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Finding the Elusive Balance

One of the things I hear a lot of writers talk about is the balance between family life and career. In the countless interviews I’ve given through the years, the question of how I juggle the needs of my family with the demands of my writing career often comes up. Balance seems elusive. Parents can carry around a lot of guilt—especially if the kids claim that your “job” is more important than they are.

I’m still carving out my right balance. Recently, I was asked to think about what my perfect day would look like. That sure got the gears turning. Here’s what I would like to see Monday through Friday:

5:45 a.m.—Prayer

6:00—Workout

6:30—Get ready for the day

7:00—Drive kids to school

7:30—Breakfast

7:45—Read and respond to emails

8:00—Write for an hour

9:00 a.m. to 1:30 p.m.—Real-estate appointments

2:15—Pick up the girls from the bus stop

2:30 to 5:00—Household chores

5:00—Make lunches for tomorrow

5:30—Make supper

6:30 to 9:00—Family time

9:30—Reading time

10:00—Bedtime

As of right now, my days rarely look like this. Writing this out and posting it in my office, however, shows what I’m striving for. Just like I have health and fitness goals and post workouts and recipes online to keep me focused on those goals, having this list staring me in the face each morning motivates me to find that balance. There might be days that everything doesn’t fall into place. The unexpected can happen at any time. But having a plan and doing your best to stick to it certainly gets you farther than leaving it all up to chance.

Do you struggle with finding the right balance between your family life and writing career? What would your perfect day look like? Would writing out your perfect day and posting it in your writing space be helpful? What tips can you share for finding that balance?

 

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Put in the Big Rocks First

I seem to have misplaced something. Actually two somethings. Can anyone tell me where 2014 went? To make matters worse, January 2015 disappeared, too.

There were so many things I wanted to accomplish last year. Things I didn’t get to because I was distracted with too many time-wasters. While I wish I could recapture that time, I can’t. And even though I’ve lost the first month of the new year, I can change the way I approach the rest of 2015.

Have you set goals for this year?

  • If you’re serious about writing, what will you do this year to develop your writing skills?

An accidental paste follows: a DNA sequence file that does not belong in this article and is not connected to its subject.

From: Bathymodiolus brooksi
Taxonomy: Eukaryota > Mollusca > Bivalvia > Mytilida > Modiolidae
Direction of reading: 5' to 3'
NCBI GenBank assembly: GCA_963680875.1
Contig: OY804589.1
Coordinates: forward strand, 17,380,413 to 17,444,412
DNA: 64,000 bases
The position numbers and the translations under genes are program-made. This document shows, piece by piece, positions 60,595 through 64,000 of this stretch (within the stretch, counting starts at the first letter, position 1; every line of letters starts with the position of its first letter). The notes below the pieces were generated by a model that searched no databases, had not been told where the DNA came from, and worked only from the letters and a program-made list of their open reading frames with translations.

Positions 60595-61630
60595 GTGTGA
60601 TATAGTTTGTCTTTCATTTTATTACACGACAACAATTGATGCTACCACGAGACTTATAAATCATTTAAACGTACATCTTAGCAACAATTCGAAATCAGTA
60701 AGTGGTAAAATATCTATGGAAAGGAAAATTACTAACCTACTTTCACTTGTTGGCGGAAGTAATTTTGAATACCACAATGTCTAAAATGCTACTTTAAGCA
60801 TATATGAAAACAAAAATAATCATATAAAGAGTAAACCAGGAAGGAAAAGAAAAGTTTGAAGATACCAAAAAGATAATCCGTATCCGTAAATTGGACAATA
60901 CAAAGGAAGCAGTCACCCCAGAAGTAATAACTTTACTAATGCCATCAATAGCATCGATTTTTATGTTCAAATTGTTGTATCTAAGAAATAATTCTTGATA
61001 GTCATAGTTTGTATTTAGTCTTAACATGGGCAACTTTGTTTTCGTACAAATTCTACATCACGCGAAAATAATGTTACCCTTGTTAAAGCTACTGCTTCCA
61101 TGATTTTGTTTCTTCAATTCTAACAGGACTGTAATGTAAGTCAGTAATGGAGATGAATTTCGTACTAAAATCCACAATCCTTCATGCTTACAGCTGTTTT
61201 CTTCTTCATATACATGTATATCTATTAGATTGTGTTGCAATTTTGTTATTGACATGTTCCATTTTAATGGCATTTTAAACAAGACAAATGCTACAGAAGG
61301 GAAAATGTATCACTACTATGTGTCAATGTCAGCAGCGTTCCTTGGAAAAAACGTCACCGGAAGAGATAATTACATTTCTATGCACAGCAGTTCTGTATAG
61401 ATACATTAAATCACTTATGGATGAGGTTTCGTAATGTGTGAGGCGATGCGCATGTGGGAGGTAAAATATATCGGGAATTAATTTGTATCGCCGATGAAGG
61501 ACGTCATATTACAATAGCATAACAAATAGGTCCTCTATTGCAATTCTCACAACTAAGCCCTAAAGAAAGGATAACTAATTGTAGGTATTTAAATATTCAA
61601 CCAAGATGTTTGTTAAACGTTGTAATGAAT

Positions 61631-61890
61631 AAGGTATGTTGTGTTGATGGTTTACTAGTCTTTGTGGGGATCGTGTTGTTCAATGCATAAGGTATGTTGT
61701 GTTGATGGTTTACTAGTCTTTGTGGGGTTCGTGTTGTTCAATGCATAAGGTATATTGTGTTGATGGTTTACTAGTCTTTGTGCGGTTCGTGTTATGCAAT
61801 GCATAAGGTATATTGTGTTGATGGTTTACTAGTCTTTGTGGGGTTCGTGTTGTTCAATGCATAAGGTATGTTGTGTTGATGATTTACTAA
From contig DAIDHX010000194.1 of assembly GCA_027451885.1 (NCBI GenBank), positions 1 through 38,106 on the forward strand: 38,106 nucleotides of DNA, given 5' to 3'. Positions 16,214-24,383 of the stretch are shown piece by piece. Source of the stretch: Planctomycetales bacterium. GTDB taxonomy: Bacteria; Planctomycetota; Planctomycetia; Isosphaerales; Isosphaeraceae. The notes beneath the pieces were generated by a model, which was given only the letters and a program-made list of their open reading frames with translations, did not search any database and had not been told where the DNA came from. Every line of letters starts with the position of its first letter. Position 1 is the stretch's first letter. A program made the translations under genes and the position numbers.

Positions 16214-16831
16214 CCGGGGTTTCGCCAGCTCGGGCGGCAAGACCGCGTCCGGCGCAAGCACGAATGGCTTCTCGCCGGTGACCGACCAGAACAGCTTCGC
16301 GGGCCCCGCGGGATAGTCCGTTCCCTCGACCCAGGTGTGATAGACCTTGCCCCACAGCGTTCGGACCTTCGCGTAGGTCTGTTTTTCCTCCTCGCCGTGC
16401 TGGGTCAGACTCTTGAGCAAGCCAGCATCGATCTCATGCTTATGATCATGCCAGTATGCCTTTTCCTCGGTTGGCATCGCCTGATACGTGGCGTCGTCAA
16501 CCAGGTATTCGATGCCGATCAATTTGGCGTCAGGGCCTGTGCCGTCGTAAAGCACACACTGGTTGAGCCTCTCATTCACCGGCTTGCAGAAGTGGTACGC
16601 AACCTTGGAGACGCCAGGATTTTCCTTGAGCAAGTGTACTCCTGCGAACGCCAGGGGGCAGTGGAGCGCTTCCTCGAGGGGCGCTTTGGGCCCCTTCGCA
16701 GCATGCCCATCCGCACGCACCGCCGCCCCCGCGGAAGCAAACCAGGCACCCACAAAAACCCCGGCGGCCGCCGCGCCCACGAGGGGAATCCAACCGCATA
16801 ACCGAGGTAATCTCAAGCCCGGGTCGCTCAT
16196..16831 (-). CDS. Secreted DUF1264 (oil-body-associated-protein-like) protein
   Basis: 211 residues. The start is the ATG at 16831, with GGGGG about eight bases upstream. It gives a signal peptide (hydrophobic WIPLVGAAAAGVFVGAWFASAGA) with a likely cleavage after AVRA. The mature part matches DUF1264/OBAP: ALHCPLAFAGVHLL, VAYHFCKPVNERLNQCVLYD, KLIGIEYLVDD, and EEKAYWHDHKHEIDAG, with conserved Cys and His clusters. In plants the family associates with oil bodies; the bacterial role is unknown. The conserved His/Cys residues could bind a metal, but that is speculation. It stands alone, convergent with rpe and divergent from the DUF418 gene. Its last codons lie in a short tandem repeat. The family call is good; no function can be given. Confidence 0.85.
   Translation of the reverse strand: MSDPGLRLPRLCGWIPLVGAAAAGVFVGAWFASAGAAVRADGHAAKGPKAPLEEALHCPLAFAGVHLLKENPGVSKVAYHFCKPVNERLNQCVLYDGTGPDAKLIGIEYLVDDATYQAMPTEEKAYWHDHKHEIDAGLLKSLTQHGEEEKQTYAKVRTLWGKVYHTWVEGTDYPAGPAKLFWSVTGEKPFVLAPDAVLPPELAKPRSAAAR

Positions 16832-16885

• Are you ready to complete that manuscript?
  • To whom will you send queries and proposals?
  • If you’re a published author, what will you do to give back to the writing community—especially to the next generation of new writers?
  • What about balance? Are you making time for the Lord (most important of all!), for family, for friends?

My lost year reminds me of a classic story:

A philosophy professor picked up a large, empty jar and filled it with rocks. He asked his students whether the jar was full. “Yes,” they answered.

He lifted a bag of pebbles from his desk drawer and poured them into the jar. When he shook the jar lightly, the pebbles settled into the open areas between the rocks. Again, he asked his students whether the jar was full. Again, they answered, “Yes.”

The professor reached into the drawer again and brought out a container of sand. He poured it into the jar. The sand filled all the remaining spaces. He asked the students one last time whether the jar was full. Of course, they all answered, “Yes.” But this time, they sounded less sure.

Finally, the professor took a bottle of water from the desk drawer. He poured it into the jar, filling even the tiniest spaces between the sand.

What’s the point?

The jar represents your life. The rocks are the truly important things: your relationship with the Lord, family, friends, and health. The pebbles are the other things that matter, such as your job or your home. The sand is everything else. If you put the sand in the jar first, there’s no room for all the rocks and pebbles. The same goes for our lives. If we spend all our time and energy on the small stuff, we’ll never have room for the things that are truly important.

It’s not too late. A new year still opens before us. Be sure to put in the big rocks first!

How are you ensuring that the important things are added to your life first?

 

Ava Pennington is a writer, Bible teacher, and speaker. Her newest book, Daily Reflections on the Names of God: A Devotional, is endorsed by Precepts Ministries founder Kay Arthur. Additionally, Ava is co-author of the Faith Basics for Kids series. The first two books in the series are Do You Love Me More? and Will I See You Today? She has also written numerous articles for magazines such as Clubhouse, Today’s Christian Woman, Power for Living, and CalledIn addition, Ava teaches a weekly Bible Study Fellowship (BSF) class. She is a passionate speaker and teacher and delights in challenging audiences with the truth of God’s Word in relevant, enjoyable presentations. For more information, visit her at www.AvaWrites.com.